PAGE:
Heather Falck and others at a recent Blue Cross Broad Street Run.
As an associate at Independence Blue Cross and a lifelong runner, I’m fortunate to have unique opportunities to join the Independence Blue Streaks running club and volunteer with the Independence Blue Crew. If I’m not running a race, I try to be a race volunteer. I’ve experienced rain, excessive heat, frigid cold, and blustering wind. I’ve also seen average people perform at extraordinary levels and cross a finish line for the first time.
What I Love Most About Running
What do I think is the single best thing about running in a race? It’s the people who cheer you on.
Whether encouraging you to keep up with your training plan or attending races, it is often the family and friends who hold signs that make you laugh, shout for you as you run by, and embrace you in a sweaty hug at the finish line that keep you going.
There are also countless race volunteers. As any race director will tell you, it doesn’t happen without volunteers. They’re the folks who arrive very early — before sunrise and ready to withstand any weather conditions — and stay until the last runner crosses the finish line. They are responsible for checking in runners, handing out water along the course, and awarding you with a medal.
A High Five Can Go a Long Way
In between the race setup and take down, race volunteers give something that I think is the best of all: high fives. What is so special about a high five? Simply put, it’s universal. Young and old, fast and slow. I’ve never met a high five I didn’t like.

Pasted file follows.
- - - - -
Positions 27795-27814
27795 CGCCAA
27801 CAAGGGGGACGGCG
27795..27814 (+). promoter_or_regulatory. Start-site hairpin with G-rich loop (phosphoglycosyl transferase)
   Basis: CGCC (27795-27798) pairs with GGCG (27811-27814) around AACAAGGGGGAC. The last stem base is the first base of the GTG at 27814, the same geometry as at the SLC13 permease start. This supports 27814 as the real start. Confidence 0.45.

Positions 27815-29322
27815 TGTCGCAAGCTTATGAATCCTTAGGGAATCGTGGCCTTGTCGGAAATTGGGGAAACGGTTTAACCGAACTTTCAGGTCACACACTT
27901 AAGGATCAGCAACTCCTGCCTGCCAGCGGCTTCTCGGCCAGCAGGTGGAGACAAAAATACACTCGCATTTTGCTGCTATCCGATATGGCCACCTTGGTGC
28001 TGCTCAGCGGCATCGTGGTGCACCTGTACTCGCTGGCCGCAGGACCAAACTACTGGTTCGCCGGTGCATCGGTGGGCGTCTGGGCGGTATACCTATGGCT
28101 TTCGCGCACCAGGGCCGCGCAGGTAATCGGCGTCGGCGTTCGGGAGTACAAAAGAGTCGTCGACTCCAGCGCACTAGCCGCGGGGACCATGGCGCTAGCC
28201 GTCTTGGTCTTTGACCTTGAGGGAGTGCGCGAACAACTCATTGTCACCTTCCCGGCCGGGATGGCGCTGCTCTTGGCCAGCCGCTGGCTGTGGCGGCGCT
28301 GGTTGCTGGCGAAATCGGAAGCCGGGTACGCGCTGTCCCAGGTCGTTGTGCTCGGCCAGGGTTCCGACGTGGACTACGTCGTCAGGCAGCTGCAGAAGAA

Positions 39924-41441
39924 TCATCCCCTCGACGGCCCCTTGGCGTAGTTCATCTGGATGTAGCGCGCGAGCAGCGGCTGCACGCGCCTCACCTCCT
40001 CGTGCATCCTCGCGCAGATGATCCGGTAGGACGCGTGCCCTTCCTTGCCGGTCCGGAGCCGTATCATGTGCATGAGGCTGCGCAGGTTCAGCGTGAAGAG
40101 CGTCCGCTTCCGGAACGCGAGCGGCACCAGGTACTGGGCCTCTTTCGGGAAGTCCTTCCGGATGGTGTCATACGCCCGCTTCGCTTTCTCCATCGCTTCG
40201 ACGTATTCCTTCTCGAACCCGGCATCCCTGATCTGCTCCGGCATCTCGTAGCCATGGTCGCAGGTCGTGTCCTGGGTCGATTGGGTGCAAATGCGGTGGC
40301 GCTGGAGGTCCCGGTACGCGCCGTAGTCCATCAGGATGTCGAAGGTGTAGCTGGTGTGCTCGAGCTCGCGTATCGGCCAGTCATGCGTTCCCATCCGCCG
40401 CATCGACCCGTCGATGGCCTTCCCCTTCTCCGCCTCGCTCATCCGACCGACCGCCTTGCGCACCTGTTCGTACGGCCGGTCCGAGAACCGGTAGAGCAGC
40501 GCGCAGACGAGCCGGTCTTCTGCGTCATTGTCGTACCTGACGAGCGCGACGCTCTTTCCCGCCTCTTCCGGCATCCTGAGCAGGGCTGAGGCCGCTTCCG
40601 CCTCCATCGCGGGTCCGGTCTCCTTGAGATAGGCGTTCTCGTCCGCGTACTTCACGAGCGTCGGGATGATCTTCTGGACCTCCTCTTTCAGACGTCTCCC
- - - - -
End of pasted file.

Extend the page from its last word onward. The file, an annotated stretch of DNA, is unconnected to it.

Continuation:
As a runner, I’ve had moments of struggle and some simple encouragement is all I need to keep going. I’ve also had moments of triumph and the need to celebrate a personal record along the way. A high five is there for the taking whether you’re having a good or not-so-good race.
Race Volunteers Are Just as Important as the Runners
One of my favorite races to run and volunteer is the Back on My Feet 5-Miler. There’s an inclusivity of people from all walks of life; some who are experiencing homelessness and are moving their lives forward, step by step. A race and its finish line are just the beginning.
Another favorite race of mine is the Blue Cross Broad Street Run. It is a quintessential Philadelphia experience. Philly is the home of Rocky, the birthplace of independence, and the location for the nation’s largest ten-mile race.
Challenge and determination define the Blue Cross Broad Street Run. And whether you are running it for the first time or the 40th, you’re bound to see a smiling race volunteer holding out his or her hand for a high five at the finish line.
You will find me volunteering at both races this year, standing along the course, cheering loudly, and stretching out a hand for strangers and friends to find their own encouragement and triumph.
After all, the very essence of volunteering is to lend a hand and help someone else.